Explore WARF Inventions and Patents
WARF’s portfolio of more than 1,600 patented technologies covers a wide range of categories, including analytical instrumentation, pharmaceuticals, food products, agriculture, research tools, medical devices, pluripotent stem cells, clean technology, information technology and semiconductors.
Information summaries, which describe each technology and its applications, benefits, inventors and patent status, can be downloaded, printed and shared by clicking on the technology category links to the left on this page.
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For example, a maskless array synthesizer (MAS) can be used to synthesize about 800,000 70-mer oligonucleotides on a glass microscope slide. Then the slide is divided into 96 pieces, each containing about 30,000 of the 70-mer DNA sequences. These small pieces can be used in any experiment that uses standard DNA chips.
Because the millichips are small, less than 10 cubic centimeters, small volumes of solutions can be used for analysis. In addition, the small substrate size allows the arrays to be visualized using instrumentation readily available in research laboratories.
Unlike competing technology, the nanopores feature both genetically and electrically engineered components. They can be constructed of DNA attached with metal particles to enhance electromagnetic wave reception. This is achieved by replacing the side chains of the DNA molecule with sulfur groups that in turn link to gold particles. Metalized DNA strands or ‘arms’ can be added to increase antenna size and tune polarization.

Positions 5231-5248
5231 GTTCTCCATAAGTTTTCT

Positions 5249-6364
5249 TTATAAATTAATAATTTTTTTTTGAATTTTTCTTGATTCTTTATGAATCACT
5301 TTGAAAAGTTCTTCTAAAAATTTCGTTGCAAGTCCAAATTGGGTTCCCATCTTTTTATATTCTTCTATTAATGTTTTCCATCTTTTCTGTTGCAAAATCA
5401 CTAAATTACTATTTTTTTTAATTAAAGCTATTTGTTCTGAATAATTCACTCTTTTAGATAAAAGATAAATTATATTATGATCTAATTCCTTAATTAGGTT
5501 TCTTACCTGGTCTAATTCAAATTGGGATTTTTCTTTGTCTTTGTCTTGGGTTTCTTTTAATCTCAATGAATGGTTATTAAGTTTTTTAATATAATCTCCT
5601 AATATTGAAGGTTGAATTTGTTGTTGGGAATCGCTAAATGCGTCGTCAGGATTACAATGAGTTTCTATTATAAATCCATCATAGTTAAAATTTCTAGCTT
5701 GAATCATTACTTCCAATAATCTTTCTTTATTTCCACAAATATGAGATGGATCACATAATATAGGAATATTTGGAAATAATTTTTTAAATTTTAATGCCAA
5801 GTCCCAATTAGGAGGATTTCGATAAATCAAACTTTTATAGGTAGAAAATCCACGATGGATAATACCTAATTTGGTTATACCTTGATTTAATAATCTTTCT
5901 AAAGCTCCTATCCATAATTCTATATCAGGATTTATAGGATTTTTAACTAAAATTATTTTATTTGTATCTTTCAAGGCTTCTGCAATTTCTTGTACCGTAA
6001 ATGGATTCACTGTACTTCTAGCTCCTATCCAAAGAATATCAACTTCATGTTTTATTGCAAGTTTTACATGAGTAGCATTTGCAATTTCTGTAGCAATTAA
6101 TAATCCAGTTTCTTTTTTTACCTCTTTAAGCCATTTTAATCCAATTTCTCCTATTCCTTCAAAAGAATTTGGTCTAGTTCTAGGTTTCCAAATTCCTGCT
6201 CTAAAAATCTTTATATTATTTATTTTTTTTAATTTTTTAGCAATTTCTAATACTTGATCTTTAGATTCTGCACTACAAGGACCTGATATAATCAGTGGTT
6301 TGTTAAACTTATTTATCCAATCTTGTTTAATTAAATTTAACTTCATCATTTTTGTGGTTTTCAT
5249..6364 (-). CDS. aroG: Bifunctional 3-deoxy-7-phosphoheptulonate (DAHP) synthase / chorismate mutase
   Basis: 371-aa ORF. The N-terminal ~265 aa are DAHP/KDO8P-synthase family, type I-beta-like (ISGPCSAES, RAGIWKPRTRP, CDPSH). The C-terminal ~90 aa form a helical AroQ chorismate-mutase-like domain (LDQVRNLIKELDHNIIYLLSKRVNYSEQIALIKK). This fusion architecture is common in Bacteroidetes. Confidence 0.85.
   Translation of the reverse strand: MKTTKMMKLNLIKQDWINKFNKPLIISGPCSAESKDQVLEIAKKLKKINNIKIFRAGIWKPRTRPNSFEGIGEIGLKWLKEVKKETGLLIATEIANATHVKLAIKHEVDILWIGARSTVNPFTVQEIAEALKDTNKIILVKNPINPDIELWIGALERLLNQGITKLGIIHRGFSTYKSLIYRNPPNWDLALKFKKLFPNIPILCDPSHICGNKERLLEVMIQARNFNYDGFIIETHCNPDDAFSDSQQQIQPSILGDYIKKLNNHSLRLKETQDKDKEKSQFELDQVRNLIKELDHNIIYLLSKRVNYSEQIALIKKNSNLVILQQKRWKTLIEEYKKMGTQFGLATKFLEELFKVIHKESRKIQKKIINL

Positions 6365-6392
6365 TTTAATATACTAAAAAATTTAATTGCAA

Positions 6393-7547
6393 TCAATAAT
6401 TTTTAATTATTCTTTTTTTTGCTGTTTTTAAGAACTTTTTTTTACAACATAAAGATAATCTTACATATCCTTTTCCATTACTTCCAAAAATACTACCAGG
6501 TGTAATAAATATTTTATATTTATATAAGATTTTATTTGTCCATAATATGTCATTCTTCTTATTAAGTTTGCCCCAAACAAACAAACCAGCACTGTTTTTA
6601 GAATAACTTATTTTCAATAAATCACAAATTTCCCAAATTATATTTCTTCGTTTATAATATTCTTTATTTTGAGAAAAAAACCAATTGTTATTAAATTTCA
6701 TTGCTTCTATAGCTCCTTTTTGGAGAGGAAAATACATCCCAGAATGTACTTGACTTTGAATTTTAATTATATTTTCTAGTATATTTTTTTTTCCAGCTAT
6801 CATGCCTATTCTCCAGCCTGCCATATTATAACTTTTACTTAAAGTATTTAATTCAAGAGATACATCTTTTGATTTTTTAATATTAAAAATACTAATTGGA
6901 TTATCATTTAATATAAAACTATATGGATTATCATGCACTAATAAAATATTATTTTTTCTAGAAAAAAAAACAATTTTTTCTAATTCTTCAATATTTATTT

Once bonded to the flexible substrate, the whole structure is stretched, causing biaxial tensile strain. Given sufficient strain, the Ge is transformed into a direct-bandgap semiconductor. When voltage is applied, radiation is emitted via electroluminescence. The wavelengths of the emitted radiation can be tuned by adjusting the amount of stretch (i.e., the amount of tensile strain) that is applied.